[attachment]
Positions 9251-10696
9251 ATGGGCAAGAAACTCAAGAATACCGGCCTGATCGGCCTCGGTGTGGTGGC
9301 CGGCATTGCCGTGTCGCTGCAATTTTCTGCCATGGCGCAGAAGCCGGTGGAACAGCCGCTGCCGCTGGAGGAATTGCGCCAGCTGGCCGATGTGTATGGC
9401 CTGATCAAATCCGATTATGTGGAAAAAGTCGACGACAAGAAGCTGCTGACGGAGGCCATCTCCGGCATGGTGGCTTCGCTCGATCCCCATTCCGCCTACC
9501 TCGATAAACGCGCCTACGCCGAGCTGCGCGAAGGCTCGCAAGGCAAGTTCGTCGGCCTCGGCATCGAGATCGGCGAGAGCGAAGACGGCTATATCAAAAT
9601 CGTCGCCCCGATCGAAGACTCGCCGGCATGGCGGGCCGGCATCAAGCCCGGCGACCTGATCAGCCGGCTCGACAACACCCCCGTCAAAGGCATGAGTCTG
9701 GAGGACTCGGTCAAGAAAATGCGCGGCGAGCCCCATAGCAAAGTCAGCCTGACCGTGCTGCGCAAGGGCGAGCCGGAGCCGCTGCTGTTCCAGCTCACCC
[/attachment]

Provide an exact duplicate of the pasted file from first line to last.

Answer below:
Positions 9251-10696
9251 ATGGGCAAGAAACTCAAGAATACCGGCCTGATCGGCCTCGGTGTGGTGGC
9301 CGGCATTGCCGTGTCGCTGCAATTTTCTGCCATGGCGCAGAAGCCGGTGGAACAGCCGCTGCCGCTGGAGGAATTGCGCCAGCTGGCCGATGTGTATGGC
9401 CTGATCAAATCCGATTATGTGGAAAAAGTCGACGACAAGAAGCTGCTGACGGAGGCCATCTCCGGCATGGTGGCTTCGCTCGATCCCCATTCCGCCTACC
9501 TCGATAAACGCGCCTACGCCGAGCTGCGCGAAGGCTCGCAAGGCAAGTTCGTCGGCCTCGGCATCGAGATCGGCGAGAGCGAAGACGGCTATATCAAAAT
9601 CGTCGCCCCGATCGAAGACTCGCCGGCATGGCGGGCCGGCATCAAGCCCGGCGACCTGATCAGCCGGCTCGACAACACCCCCGTCAAAGGCATGAGTCTG
9701 GAGGACTCGGTCAAGAAAATGCGCGGCGAGCCCCATAGCAAAGTCAGCCTGACCGTGCTGCGCAAGGGCGAGCCGGAGCCGCTGCTGTTCCAGCTCACCC